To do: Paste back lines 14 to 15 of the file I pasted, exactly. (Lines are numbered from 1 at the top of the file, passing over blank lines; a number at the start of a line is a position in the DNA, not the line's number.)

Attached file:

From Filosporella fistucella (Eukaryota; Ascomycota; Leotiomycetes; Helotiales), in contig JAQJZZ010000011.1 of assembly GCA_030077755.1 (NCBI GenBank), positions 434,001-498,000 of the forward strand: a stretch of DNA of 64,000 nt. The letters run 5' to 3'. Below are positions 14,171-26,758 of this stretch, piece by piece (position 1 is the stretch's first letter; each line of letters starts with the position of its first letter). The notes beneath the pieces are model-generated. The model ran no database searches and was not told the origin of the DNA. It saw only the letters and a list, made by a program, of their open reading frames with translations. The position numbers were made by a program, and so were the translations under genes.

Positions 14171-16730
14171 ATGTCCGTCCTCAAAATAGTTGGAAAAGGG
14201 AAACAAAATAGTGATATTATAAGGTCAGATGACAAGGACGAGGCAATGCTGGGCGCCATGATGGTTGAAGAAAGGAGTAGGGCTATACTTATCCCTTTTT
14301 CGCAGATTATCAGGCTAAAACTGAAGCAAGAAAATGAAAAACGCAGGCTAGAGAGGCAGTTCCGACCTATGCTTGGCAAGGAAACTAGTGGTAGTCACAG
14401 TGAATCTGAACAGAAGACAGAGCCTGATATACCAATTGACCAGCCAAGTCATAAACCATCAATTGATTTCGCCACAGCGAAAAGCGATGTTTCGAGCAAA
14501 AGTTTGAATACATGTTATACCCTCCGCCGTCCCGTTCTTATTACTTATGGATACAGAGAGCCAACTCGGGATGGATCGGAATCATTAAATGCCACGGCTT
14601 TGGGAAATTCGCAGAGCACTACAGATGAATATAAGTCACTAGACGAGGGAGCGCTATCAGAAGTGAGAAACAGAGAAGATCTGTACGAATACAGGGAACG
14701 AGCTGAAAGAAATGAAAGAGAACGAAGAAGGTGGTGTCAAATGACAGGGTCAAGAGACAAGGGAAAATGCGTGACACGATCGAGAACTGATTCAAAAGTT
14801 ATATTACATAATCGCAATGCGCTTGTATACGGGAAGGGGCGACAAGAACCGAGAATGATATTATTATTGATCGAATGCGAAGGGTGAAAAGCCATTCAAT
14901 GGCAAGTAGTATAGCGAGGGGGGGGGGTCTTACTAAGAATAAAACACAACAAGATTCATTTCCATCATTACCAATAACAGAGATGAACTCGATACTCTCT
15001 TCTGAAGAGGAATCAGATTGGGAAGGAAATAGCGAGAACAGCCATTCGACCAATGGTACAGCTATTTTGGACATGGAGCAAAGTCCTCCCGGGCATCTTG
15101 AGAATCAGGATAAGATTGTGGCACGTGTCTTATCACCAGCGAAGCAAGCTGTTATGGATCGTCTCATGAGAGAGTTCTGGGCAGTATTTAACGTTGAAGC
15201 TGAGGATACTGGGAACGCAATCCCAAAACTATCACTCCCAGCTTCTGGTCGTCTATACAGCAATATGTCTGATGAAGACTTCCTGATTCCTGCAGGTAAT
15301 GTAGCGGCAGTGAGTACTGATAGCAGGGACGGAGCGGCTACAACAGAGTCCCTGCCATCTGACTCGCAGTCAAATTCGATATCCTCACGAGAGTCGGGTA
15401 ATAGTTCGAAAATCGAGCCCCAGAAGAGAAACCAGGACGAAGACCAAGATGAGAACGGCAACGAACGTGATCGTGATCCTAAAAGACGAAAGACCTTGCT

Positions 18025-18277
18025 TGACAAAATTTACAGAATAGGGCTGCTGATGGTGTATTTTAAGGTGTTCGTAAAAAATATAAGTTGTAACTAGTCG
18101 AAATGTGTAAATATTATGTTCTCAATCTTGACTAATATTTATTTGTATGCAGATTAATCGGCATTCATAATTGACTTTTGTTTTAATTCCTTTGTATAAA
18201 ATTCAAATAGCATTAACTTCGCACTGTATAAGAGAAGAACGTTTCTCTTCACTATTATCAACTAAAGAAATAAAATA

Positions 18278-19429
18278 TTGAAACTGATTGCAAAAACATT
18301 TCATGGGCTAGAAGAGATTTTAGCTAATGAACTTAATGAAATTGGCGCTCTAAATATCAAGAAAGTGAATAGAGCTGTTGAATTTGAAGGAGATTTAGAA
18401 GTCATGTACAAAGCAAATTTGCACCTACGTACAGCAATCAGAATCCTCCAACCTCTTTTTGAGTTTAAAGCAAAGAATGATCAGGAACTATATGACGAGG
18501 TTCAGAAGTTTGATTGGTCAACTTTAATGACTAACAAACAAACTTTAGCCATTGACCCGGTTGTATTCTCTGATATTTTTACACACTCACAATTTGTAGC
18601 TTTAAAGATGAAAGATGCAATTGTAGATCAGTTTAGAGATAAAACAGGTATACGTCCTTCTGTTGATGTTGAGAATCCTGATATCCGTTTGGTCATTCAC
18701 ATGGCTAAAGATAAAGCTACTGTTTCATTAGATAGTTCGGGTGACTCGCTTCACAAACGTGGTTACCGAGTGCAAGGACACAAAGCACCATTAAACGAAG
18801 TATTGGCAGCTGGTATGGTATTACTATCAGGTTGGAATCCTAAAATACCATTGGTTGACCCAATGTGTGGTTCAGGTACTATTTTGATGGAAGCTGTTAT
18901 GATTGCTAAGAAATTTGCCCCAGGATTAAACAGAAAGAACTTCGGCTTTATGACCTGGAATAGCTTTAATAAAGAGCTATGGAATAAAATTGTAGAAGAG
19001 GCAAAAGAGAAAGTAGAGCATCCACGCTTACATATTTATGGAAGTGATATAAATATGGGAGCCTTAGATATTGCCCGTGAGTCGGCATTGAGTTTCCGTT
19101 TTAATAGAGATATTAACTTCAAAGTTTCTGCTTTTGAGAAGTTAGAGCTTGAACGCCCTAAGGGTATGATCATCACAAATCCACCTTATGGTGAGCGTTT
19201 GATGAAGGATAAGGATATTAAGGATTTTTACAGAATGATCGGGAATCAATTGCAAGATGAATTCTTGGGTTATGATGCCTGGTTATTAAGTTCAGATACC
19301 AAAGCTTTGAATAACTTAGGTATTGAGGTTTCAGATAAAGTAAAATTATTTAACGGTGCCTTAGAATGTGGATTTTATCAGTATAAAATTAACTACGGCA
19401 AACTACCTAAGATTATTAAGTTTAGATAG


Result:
15201 TGAGGATACTGGGAACGCAATCCCAAAACTATCACTCCCAGCTTCTGGTCGTCTATACAGCAATATGTCTGATGAAGACTTCCTGATTCCTGCAGGTAAT
15301 GTAGCGGCAGTGAGTACTGATAGCAGGGACGGAGCGGCTACAACAGAGTCCCTGCCATCTGACTCGCAGTCAAATTCGATATCCTCACGAGAGTCGGGTA